Both Anthe and Methone orbit Saturn in locations, called resonances, where the gravity of the nearby larger moon Mimas disturbs their orbits. Gravitational resonances are also responsible for many of the structures in Saturn's magnificent rings. Mimas provides a regular gravitational tug on each moon, which causes the moons to skip forward and backward within an arc-shaped region along their orbital paths, according to Nick Cooper, a Cassini imaging team associate from Queen Mary, University of London. "When we realized that the Anthe and Methone ring arcs were very similar in appearance to the region in which the moons swing back and forth in their orbits due to their resonance with Mimas, we knew we had a possible cause-and-effect relationship," Cooper said.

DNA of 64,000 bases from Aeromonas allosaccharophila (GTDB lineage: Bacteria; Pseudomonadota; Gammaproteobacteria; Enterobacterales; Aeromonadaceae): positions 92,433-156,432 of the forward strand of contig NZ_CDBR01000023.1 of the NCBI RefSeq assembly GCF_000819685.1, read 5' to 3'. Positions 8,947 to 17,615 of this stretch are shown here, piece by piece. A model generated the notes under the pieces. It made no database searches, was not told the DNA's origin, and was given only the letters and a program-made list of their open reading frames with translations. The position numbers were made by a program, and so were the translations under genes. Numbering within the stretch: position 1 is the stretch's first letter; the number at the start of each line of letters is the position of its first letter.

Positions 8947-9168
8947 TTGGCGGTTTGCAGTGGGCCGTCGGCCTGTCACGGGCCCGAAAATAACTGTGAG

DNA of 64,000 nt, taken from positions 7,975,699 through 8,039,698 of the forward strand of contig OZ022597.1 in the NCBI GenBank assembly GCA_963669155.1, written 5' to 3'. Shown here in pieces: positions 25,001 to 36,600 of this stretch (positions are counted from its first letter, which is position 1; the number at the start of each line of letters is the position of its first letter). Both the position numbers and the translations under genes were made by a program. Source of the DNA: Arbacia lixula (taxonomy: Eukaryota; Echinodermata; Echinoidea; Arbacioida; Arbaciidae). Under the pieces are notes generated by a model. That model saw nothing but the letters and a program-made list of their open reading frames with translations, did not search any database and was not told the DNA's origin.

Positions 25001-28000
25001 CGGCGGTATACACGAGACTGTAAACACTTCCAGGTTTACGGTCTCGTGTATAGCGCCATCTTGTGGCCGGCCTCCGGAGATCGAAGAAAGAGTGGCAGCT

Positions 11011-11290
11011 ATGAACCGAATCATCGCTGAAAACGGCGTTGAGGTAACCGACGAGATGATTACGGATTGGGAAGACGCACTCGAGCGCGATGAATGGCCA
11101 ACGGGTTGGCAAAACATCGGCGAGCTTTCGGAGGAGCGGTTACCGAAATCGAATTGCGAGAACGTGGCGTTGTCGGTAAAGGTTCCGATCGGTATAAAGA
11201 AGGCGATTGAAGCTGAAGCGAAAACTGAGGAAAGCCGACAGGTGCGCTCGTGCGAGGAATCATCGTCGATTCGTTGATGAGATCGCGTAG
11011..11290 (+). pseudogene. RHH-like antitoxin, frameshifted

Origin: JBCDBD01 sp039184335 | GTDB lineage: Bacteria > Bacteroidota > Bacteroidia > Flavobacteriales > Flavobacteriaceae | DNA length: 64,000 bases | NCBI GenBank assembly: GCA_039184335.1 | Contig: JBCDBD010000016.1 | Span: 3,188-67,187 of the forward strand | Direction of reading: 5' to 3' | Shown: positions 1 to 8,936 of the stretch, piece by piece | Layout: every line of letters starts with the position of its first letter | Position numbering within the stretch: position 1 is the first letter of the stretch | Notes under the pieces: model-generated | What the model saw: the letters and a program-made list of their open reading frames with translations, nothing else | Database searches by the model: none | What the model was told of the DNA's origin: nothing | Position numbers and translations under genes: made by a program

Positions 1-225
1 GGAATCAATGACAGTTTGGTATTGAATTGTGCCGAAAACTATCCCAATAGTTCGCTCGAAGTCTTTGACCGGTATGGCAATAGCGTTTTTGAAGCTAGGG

Scientists believe the faint ring arcs from Anthe and Methone likely consist of material knocked off these small moons by micrometeoroid impacts. This material does not spread all the way around Saturn to form a complete ring, because of the gravitational resonance with Mimas.  That interaction confines the material to a narrow region along the orbits of the moons.

This is the first detection of an arc of material near Anthe. The Methone arc was previously detected by Cassini's Magnetospheric Imaging Instrument, and the new images confirm its presence. Previous Cassini images show faint rings connected with other small moons either embedded within or near the outskirts of Saturn's main ring system, such as Pan, Janus, Epimetheus and Pallene. Cassini had also previously observed an arc in the G ring, one of Saturn's faint, major rings.